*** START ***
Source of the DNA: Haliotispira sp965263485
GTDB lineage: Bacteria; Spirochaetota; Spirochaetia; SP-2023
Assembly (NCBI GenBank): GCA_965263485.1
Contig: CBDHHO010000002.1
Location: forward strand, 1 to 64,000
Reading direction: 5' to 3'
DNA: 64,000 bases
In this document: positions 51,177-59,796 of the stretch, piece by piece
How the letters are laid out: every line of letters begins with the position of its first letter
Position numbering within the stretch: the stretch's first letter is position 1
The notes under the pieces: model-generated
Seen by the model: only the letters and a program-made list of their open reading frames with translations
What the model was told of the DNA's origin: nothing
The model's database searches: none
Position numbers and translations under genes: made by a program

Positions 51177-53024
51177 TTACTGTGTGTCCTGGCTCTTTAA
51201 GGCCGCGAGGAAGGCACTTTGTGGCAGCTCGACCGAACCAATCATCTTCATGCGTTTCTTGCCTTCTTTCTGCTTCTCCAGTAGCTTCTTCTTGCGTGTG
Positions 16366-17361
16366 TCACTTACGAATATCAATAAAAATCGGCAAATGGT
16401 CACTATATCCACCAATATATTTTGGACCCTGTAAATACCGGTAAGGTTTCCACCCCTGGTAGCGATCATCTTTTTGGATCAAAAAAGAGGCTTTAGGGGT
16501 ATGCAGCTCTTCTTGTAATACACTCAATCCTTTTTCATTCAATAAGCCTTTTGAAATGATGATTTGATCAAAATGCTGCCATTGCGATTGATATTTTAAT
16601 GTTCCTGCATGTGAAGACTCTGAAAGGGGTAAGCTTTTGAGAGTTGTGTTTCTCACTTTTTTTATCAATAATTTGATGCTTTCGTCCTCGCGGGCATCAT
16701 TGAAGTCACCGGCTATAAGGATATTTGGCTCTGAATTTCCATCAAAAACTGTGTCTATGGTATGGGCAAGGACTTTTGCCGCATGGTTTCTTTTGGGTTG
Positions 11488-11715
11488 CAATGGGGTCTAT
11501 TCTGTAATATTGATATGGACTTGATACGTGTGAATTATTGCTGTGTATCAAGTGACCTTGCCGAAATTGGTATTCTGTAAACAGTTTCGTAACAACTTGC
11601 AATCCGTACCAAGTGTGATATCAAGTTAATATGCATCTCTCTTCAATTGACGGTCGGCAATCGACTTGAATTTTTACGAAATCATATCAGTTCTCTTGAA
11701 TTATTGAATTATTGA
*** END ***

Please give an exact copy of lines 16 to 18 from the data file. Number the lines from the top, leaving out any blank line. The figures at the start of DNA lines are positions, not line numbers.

Positions 51177-53024
51177 TTACTGTGTGTCCTGGCTCTTTAA
51201 GGCCGCGAGGAAGGCACTTTGTGGCAGCTCGACCGAACCAATCATCTTCATGCGTTTCTTGCCTTCTTTCTGCTTCTCCAGTAGCTTCTTCTTGCGTGTG